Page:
When sauce has reached desired thickness, mix a few ladles worth into a big bowl with the cooked pasta and some grated cheese. Add a small amount of the pasta water and, using tongs, mix the whole thing together. Spoon onto serving plate or bowl, and garnish with chopped fresh herbs (basil or Italian parsley work well) and grated Parmigiano-Reggiano cheese.

Kick back with your wine, and enjoy!



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Saturday, March 14, 2009

Banana Oat Muffins

Muffins are one of those indulgences I couldn't give up if I tried. My morning coffee just isn't the same without one, and I love all kinds: blueberry, raisin bran, carrot (my all-time favourite), cranberry, morning glory, zucchini, pumpkin (threatening to unseat carrot at the top of my list).

Probably the best muffin I ever ate was in Lake Placid, New York of all places. It was from a little hole-in-the-wall bakery, and the flavour was lemon-raspberry. There was a dusting of superfine sugar on top that contrasted the tartness of the lemon and raspberry perfectly, and also served to give the surface a slight crunch. It was fresh out of the oven, and to die for. And one day, I'll recreate it (or attempt to).

Most recently I baked a batch of banana oat muffins from Gordon Ramsay's Healthy Appetite cookbook. They were a snap to whip up -- especially since I had four over-ripe bananas sitting on the counter. These aren't as moist and dense a muffin as some I've had, but they're also healthier than most, with oats and walnuts included in the ingredients. I added a pinch of cinnamon because banana and cinnamon is such a wonderful combination. If you're in the mood to bake muffins but don't want to feel guilty when you eat the whole batch yourself, try this recipe out.

Banana oat muffins

1 1/3 cups oats
1 1/2 cups all-purpose flour
1 1/2 tsp baking powder
1 tsp baking soda
1/4 tsp sea salt
1/2 cup light brown sugar
1/2 tsp cinnamon
4 large ripe bananas
1 egg, beaten
4 tbsp melted butter
1/2 cup chopped walnuts

Heat oven to 350F. Line a 12-hole muffin pan with paper cases.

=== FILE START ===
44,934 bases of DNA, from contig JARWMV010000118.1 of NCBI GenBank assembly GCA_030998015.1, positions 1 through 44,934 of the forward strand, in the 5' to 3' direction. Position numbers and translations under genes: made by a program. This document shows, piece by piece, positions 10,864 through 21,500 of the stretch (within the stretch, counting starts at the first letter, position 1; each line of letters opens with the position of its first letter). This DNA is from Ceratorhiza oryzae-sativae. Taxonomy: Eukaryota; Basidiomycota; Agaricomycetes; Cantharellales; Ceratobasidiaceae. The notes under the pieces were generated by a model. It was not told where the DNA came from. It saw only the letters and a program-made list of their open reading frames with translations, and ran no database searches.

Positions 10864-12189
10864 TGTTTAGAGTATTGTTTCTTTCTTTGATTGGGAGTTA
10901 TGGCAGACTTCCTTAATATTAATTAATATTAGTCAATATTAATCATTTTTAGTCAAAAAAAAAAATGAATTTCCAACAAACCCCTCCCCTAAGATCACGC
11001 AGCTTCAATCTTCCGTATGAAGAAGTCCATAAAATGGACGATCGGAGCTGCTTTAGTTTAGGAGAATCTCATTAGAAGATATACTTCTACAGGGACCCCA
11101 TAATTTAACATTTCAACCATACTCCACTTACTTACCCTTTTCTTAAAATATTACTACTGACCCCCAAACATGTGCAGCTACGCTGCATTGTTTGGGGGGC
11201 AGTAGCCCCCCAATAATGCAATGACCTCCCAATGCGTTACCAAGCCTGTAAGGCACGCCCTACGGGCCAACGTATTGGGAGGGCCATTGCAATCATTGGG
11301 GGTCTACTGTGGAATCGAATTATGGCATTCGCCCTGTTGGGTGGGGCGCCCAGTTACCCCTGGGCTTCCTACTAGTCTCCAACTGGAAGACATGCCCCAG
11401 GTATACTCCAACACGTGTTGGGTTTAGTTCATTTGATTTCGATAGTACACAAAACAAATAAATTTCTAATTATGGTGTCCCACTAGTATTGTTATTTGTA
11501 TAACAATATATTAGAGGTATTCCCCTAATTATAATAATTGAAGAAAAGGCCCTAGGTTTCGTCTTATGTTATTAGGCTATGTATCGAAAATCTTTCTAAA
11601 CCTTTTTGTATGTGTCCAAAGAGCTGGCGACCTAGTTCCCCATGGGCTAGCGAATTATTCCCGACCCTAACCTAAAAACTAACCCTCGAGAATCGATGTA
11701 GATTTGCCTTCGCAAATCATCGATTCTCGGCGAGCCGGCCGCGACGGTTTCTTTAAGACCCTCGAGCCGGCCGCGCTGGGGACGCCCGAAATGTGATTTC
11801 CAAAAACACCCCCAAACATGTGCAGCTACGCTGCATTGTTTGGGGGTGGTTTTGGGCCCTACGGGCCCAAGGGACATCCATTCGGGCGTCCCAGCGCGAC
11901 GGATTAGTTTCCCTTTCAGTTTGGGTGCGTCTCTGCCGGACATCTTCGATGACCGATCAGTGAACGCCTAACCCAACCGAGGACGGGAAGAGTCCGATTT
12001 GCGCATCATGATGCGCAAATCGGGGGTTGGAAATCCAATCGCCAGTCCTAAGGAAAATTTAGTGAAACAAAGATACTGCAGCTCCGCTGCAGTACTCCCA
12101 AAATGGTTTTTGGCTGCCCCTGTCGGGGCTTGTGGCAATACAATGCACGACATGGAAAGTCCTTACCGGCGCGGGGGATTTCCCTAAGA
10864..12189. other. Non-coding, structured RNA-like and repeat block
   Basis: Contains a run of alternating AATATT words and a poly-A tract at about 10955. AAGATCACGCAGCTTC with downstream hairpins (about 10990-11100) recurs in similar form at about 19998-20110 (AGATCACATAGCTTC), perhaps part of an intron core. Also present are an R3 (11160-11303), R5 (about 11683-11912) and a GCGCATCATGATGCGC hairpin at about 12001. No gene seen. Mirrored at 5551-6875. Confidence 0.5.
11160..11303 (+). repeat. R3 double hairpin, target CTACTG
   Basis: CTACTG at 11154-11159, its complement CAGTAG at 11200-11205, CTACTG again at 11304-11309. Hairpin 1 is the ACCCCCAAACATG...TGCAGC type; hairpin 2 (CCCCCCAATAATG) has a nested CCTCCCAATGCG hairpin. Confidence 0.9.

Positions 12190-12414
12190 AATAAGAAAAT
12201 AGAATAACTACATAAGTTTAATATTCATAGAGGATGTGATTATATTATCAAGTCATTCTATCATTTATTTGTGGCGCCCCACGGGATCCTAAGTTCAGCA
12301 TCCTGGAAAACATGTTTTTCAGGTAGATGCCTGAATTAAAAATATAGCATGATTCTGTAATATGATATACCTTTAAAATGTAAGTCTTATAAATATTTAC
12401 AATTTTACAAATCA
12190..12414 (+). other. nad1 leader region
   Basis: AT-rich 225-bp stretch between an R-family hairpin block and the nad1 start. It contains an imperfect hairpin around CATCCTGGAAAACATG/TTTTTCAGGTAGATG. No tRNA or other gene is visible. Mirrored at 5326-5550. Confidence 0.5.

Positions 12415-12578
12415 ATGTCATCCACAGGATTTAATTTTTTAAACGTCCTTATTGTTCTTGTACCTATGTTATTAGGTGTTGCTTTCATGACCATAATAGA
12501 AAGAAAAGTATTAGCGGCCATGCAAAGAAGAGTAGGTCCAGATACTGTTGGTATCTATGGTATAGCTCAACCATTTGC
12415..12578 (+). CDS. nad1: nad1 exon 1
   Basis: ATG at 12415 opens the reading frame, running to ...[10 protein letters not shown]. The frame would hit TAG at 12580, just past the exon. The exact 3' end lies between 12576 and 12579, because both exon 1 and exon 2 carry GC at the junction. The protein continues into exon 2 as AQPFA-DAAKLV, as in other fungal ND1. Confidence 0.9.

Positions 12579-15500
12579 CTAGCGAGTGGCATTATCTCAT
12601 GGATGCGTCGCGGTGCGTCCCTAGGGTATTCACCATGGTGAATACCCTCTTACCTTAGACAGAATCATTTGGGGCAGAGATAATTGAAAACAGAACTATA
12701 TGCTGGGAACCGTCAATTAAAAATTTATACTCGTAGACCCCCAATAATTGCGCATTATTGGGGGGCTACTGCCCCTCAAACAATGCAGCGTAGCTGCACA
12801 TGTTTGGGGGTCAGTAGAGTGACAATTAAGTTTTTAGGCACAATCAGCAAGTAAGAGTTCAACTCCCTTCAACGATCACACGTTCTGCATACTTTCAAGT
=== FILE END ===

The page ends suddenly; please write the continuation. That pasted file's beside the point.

In a large bowl combine oats, flour, baking powder, baking soda, salt, cinnamon and sugar. Mix well and make a well in the center.

Mash bananas in another bowl with a fork. Stir in beaten egg and butter. Add to the dry mixture along with the walnuts and fold through until just combined. Don't overmix.

Spoon mixture into paper cases and bake for 20 to 25 minutes until brown and a skewer inserted in the middle comes out clean.

Adapted from Gordon Ramsay's Healthy Appetite, Key Porter Books, 2008

If you find that after a couple of days the muffins start to get stale, I heat them up in the microwave for 10-15 seconds just to get them warm and soft again. I've also heard brushing the tops with milk and popping them back into a warm oven (200F?) works.

I like to serve these slathered with peanut butter and honey, although that ups the fat and sugar content a bit!



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Friday, March 13, 2009

Cookbook Friday: Moosewood Restaurant Cooks at Home

Vegetarian home cooks will recognize this name -- a number of Moosewood cookbooks have come out over the years, based on recipes from the cooks at Moosewood Restaurant in Ithaca, New York. Four men and 14 women publish under the name "The Moosewood Collective" and their recipe collections have been extremely popular, even winning the James Beard Award for Best Vegetarian Cookbook.

There are seafood recipes in their books, but otherwise the recipes are vegetarian or vegan. Moosewood Restaurant Cooks at Home is filled with uncomplicated dishes that are relatively easy and quick to prepare. There are sections on soups, salads and sides, grains, pastas, stews, and desserts, among others. Also you'll find a useful pantry list, as well as a guide to ingredients and cooking tips and techniques.

Pressed for time? There's also a list of recipes within the book that can be made within half an hour for a super-fast supper.

No photos here, but the authors helpfully suggest other recipes from the book that will complement what you're making. For example, for the Pad Thai I made, the authors recommended serving a tossed salad with Japanese Carrot Dressing, and Creamy Banana Ice for dessert.